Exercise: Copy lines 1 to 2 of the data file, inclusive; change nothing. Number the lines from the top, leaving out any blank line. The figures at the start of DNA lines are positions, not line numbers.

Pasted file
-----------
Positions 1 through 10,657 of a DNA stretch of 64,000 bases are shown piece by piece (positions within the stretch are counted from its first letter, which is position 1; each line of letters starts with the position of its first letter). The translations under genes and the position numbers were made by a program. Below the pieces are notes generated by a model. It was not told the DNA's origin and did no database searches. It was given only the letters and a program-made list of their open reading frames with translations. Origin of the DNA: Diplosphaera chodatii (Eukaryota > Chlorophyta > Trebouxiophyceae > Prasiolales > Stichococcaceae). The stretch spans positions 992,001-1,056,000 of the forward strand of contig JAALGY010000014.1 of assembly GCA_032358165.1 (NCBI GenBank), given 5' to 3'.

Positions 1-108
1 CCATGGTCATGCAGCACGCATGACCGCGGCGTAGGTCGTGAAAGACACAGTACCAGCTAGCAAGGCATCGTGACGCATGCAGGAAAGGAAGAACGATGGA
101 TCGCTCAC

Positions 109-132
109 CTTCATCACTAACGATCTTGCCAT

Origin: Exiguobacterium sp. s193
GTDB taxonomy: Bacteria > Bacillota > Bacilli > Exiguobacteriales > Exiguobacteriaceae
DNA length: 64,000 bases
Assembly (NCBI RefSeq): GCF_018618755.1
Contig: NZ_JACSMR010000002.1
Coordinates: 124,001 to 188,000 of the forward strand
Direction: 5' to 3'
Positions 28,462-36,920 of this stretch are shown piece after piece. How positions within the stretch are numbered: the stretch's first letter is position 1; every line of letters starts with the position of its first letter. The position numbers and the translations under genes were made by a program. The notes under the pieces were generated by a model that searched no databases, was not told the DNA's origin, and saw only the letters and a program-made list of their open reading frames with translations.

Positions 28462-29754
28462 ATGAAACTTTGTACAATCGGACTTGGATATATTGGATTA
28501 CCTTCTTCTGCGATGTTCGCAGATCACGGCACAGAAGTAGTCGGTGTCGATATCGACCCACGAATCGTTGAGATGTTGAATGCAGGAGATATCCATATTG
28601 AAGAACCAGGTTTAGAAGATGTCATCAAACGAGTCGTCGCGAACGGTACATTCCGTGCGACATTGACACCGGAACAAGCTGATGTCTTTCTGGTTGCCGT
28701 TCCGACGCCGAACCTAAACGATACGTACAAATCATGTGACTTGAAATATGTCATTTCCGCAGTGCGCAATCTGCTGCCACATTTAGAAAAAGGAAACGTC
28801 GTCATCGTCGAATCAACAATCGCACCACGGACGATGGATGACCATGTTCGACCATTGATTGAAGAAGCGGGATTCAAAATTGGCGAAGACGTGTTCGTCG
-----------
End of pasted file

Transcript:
Positions 1 through 10,657 of a DNA stretch of 64,000 bases are shown piece by piece (positions within the stretch are counted from its first letter, which is position 1; each line of letters starts with the position of its first letter). The translations under genes and the position numbers were made by a program. Below the pieces are notes generated by a model. It was not told the DNA's origin and did no database searches. It was given only the letters and a program-made list of their open reading frames with translations. Origin of the DNA: Diplosphaera chodatii (Eukaryota > Chlorophyta > Trebouxiophyceae > Prasiolales > Stichococcaceae). The stretch spans positions 992,001-1,056,000 of the forward strand of contig JAALGY010000014.1 of assembly GCA_032358165.1 (NCBI GenBank), given 5' to 3'.

Positions 1-108